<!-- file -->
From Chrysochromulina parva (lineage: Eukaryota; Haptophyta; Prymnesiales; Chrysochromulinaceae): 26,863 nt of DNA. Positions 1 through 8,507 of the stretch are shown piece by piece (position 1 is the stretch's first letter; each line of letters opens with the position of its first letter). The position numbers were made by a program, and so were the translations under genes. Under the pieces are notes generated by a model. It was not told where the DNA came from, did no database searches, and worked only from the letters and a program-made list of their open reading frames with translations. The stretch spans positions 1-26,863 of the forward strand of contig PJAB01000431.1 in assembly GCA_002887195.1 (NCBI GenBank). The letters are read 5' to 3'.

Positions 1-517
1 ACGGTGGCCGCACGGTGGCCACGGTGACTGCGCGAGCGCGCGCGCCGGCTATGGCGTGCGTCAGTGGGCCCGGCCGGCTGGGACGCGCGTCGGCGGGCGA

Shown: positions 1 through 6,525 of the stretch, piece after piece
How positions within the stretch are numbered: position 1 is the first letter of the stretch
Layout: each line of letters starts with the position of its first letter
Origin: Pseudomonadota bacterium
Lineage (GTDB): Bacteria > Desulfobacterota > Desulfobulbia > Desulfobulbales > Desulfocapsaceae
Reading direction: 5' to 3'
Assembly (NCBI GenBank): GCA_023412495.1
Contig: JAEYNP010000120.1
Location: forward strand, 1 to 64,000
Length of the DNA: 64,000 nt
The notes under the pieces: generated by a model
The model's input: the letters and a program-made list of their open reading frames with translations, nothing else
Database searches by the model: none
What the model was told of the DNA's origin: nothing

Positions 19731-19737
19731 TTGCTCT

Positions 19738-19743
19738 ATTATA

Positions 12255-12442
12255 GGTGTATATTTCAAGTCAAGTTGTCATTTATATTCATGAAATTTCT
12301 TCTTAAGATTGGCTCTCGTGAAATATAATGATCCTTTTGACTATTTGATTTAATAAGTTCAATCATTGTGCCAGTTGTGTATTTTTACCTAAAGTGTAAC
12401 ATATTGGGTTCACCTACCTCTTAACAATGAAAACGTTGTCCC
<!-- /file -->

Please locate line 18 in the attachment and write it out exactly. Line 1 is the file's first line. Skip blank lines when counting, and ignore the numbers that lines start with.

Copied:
Positions 19731-19737